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Tom MacWood (Guest)

Re: Top 10 Qualities of a Routing?
« Reply #25 on: December 27, 2002, 02:18:31 PM »
grandpa
Why would you want to build a golf course on a site without interesting natural features?

If for whatever reason you decide to build on a site unsuited for golf, you have no choice but to create interest. But I would not consider a completely man-made course as well-routed golf course, although it could be a well-concieved creative result.
« Last Edit: December 31, 1969, 07:00:00 PM by 1056376800 »

grampa (Guest)

Re: Top 10 Qualities of a Routing?
« Reply #26 on: December 27, 2002, 03:01:21 PM »
Tom

 I guess that I'm trying to figure out how you use the routing criteria on a site that has minor interesting natural features. Or has one unique feature but the parcel only allows 2-3 holes to benefit. How do you create interest in routing and features throughout the entire round. As the routing is important so is the ability of the architect to create equal features that make the golf course complete. Oakmont isn't full of natural features yet there are several "made" features that make the course great. Merion has 2 excellent natural features yet there are numerous holes that had to be "made". The interest to me is in the architecture of the ground throughout the course and how the man made interact with the natural. All this talk of routing and finding "natural" holes is a great thing but don't you feel that the great architects of yesterday and today have the ability to make you feel as if the entire site were "natural"?
« Last Edit: December 31, 1969, 07:00:00 PM by 1056376800 »

Tim Liddy

Re: Top 10 Qualities of a Routing?
« Reply #27 on: December 27, 2002, 04:06:42 PM »
"Limitations are an architects best friend" Frank Lloyd Wright
« Last Edit: December 31, 1969, 07:00:00 PM by 1056376800 »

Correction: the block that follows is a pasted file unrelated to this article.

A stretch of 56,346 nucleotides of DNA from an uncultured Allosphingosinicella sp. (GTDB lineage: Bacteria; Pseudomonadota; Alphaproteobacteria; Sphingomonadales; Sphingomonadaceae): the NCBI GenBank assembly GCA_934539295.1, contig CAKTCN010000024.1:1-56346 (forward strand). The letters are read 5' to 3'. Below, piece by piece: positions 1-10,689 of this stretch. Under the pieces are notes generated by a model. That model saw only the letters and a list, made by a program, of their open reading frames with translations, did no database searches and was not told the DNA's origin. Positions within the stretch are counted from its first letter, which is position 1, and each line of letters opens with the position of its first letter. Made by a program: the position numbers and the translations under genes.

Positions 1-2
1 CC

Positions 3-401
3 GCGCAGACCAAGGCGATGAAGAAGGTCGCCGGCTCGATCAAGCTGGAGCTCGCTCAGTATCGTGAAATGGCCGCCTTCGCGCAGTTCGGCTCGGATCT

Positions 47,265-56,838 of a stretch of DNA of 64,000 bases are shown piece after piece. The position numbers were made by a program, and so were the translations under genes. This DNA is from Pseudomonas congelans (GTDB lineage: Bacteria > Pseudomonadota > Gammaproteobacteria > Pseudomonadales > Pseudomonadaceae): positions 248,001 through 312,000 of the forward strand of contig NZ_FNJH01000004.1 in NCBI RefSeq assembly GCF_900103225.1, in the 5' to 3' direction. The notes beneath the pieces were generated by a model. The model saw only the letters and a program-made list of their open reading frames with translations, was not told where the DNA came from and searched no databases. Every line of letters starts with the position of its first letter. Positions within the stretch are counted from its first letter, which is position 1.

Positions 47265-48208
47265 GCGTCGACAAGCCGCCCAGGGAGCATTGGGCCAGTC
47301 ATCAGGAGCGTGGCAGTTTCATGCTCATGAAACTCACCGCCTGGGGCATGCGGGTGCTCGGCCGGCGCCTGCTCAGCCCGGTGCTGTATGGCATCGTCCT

RJ_Daley

  • Karma: +0/-0
Re: Top 10 Qualities of a Routing?
« Reply #28 on: December 27, 2002, 04:07:35 PM »
The question of routing an unremarkable flat site that needs total manufactured features calls to mind, how much of that flat boring land is necessary to artificially route something that when taken in context and acceptance that it is all man-made, offers a great route?  I think about 240-320 acres on a more rectangular than square site to offer variety of directions and sequencing, with reasonable walks green to tee and features within the boundaries  -lakes-ponds for shaping material, native planting areas and tree planning, a practice range, and good maitenance facility siting and equipment circulation while disguising it to some degree.  I know there are neat courses on as little as 110 acres, but if you have a blank canvas, total discretion on direction-circulation of routing, and a desire to keep enjoyable walking in the picture, a smart guy should be able to do it in 240 plain acres.  Also, one should plan for some empty space on the borders, with a few outside the propert emergency vehicle entrances depending on outside traffic road patterns, incase the thing starts to burn down, or someone needs an ambulance.
« Last Edit: December 31, 1969, 07:00:00 PM by 1056376800 »
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Tom MacWood (Guest)

Re: Top 10 Qualities of a Routing?
« Reply #29 on: December 27, 2002, 04:07:48 PM »
grandpa
I didn't say anything about finding natural holes (that is very rare), I said maximizing the use of natural features which includes interesting undulations of the gound. In fact that is the most common natural feature. If you consider ground contours a natural feature, Oakmont and Merion have more than two interesting natural features.

If a site is devoid of interesting ground, why would you want to build there?

Some architects of yesterday and today are able to make courses feel natural, they are also the same architects who maximize the use natural features. The architects who respect, study and incorporate natural features, seem to be the same ones who are able to replicate its vagueries when needed.

On many modern courses I find myself looking to the sides and along the perifery to see what the site was like in its natural state, many times I come away wondering why the architect decided to ignore what was there, instead creating his stylized idea of nature. Often I conclude that routing ability must not be the architect's strong suit.
« Last Edit: December 31, 1969, 07:00:00 PM by 1056376800 »

JWL>

Re: Top 10 Qualities of a Routing?
« Reply #30 on: December 27, 2002, 11:11:18 PM »

ByUBengals

You are very correct that a flat, cane field with poor drainage, and heavy soil poses some severe problems not only in routing, but in building an exciting golf course.  If the site is heavily treed and has a high water table, it just becomes more difficult.